Day 2: Surveyors to Munro (11km)
We didn’t get a super early start today, deciding to take some extra time to redistribute our packs (plus, repacking a sleeping bag is surprisingly challenging … lol). But when we did finally head out, our feelings were mixed – it was sad to leave, yet exciting to be on our way. I think the path out from Surveyors may have been our favourite exit – perhaps due to the way the path curved enticingly off into the forest, or because our first full day of hiking lay ahead.
The wildflowers were in bloom, the sun was shining, and we were powered by a breakfast of porridge. We made our way through eucalypt forests, windswept heathlands, and enjoyed the most incredible views out across the water. In the guide book, Arthurs Peak is described as gentle, but I’d say it’s more of a moderate gradient – your legs will know they’re working today!
This is the day I remembered that beauty fatigue is all too real. Walking this track you’ll pause to enjoy a beautiful view or take a photo, thinking that you’ll never see anything quite so breathtaking again. But then turn another corner or crest another peak and surprise, surprise, you’ll discover an equally, if not more stunning view to behold.
We took a break to enjoy our first cup of tea on a seat overlooking the ocean, and managed to succeed in not getting blown away by the strong winds blustering around us. Further on down the track we spotted our first (and only) snake snoozing by the track, which we later figured to be a chilled out Tiger Snake.
I won’t lie, the pack was starting to feel a bit heavy as the day wore on, so it was a great relief to step out from under it at the end of the day. And better yet, reward my weary (and no doubt smelly) body with a hot shower. So luxurious! Not everyone had a shower, but it was an absolute highlight of the trip. Showering under open skies, surrounded by bird calls and the rustle of eucalyptus leaves, was magic.
Sleep came more readily this evening, even though a toilet break was required at some point in the dark of night (at least it wasn’t raining!). The cabins at Munro are situated further from the toilets than at Surveyors, so a torch is an essential! It’s easy to forget just how dark it gets in the forest, especially when a bit of cloud cover is at play. The bonus of night-time toilet visits is that you get the chance to do a little spotlighting – I encountered pademelons and a possum along the way.
Day 3: Munro to Retakunna via The Blade (17km)
Our longest walking day was overflowing with an abundance of beauty (but then again, every day felt like that), and journeyed us through a diverse range of landscapes and vegetation. It felt very strange to leave our backpacks behind and travel with just our daypacks, but it made today much more enjoyable, especially with The Blade awaiting us.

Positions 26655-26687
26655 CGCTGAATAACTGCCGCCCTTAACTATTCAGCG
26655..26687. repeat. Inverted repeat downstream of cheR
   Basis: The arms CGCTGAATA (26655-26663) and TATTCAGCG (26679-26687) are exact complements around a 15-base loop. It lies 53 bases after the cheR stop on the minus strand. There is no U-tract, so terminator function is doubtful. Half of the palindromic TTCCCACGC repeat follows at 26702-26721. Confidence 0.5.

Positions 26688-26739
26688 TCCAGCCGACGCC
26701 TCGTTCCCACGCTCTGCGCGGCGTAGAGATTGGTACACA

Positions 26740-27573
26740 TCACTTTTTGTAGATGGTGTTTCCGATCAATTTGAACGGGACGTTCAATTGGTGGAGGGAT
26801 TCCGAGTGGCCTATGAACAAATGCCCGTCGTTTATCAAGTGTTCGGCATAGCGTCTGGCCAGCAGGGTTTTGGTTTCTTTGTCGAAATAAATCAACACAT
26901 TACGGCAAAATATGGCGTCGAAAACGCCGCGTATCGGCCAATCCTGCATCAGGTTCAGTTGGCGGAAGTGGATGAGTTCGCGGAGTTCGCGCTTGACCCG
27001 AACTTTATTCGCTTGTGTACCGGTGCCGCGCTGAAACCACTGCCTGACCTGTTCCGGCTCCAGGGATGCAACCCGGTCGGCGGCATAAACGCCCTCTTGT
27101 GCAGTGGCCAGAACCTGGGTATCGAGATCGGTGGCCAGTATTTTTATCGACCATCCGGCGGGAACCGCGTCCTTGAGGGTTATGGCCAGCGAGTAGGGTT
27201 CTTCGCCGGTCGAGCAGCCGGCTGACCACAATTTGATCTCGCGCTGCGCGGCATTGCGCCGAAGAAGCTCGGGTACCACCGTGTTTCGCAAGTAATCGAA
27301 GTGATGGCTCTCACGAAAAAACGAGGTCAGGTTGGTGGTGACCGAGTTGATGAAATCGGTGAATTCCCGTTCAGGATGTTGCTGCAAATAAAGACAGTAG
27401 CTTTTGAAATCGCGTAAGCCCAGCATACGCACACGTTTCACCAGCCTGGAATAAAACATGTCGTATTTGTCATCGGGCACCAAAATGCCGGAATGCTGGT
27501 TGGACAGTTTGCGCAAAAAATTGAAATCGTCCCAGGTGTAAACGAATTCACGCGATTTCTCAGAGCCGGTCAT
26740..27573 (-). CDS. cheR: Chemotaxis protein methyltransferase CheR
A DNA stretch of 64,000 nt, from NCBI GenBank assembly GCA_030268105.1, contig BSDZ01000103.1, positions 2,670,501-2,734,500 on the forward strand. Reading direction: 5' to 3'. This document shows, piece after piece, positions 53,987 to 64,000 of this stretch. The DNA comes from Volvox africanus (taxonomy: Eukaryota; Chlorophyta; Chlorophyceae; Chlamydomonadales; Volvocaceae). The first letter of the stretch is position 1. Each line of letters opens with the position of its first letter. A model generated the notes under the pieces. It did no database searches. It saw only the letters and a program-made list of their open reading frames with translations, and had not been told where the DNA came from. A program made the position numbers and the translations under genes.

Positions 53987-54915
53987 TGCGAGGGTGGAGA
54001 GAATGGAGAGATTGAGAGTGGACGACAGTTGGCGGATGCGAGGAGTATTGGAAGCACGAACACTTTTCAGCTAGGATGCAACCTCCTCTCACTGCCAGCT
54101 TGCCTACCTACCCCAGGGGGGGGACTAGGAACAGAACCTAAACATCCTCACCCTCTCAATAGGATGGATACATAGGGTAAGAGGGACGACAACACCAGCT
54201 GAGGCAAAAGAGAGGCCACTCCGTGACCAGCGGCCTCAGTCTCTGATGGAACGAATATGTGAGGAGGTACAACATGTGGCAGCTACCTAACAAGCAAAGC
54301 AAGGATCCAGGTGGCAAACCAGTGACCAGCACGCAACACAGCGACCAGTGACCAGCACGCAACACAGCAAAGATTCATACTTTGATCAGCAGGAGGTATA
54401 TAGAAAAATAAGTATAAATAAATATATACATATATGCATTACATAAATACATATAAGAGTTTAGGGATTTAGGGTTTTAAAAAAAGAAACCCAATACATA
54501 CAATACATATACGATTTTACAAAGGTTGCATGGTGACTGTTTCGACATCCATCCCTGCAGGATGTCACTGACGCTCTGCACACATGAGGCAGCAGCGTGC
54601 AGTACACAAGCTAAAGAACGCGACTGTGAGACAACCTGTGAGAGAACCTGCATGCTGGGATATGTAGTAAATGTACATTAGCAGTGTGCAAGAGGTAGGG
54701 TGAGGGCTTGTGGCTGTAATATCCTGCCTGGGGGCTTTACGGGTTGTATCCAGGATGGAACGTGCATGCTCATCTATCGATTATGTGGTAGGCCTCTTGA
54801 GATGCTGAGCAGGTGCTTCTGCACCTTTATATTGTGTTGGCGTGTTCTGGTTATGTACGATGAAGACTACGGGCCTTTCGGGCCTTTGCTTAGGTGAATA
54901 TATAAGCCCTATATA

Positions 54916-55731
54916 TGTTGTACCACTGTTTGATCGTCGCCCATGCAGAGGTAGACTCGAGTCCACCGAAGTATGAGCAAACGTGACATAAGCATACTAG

It might seem strange, but it was a little exciting to actually have to use our rain gear today (even though it was just for an hour or so), to protect against the worst of a heavy shower. Multi-day hiking necessarily involves you packing a lot of ‘just in case’ items, so when you get to use something you’ve carried all this way, you feel like it was so worth the effort. Of course, the weather in Tasmania is as variable as the landscape, and it wasn’t long before we were back to sunshine and clear blue skies.
Spectacular views out to the ocean were our constant travelling companion, but nothing compared to what we encountered at The Blade. You’d be forgiven for thinking that with a name like The Blade, that it’s inaccessible and off-limits to all but the most experienced climbers, but the opposite is true – it’s impressively easy to make your way out to the point. There are steps, lots of handholds, and it’s possible to stay protectively surrounded by large dolerite boulders … so it’s certainly a spot for even those not a fan of heights to enjoy. The effort is well worth it.
Wildlife was bountiful today, with highlights provided by a pair of yellow-tailed black cockatoos and a solo echidna (which would end up being the first of many encountered during our Tasmanian trip). We enjoyed our lunch in the welcome shade of Seal Spa, however the seals proved to be relatively elusive, with just a couple spied way off in the distance.
Returning back along the same track to pick up our backpacks at Munro, it felt like being reunited with an old friend. I’d become accustomed to having the weight of my backpack on my back, and I’d honestly missed having it there. Feeling whole once again, onwards we headed to Retakunna. Of all the sites, Retakunna was my favourite. I loved it’s sprawling, open design and how the surrounding grasslands invited the outside in.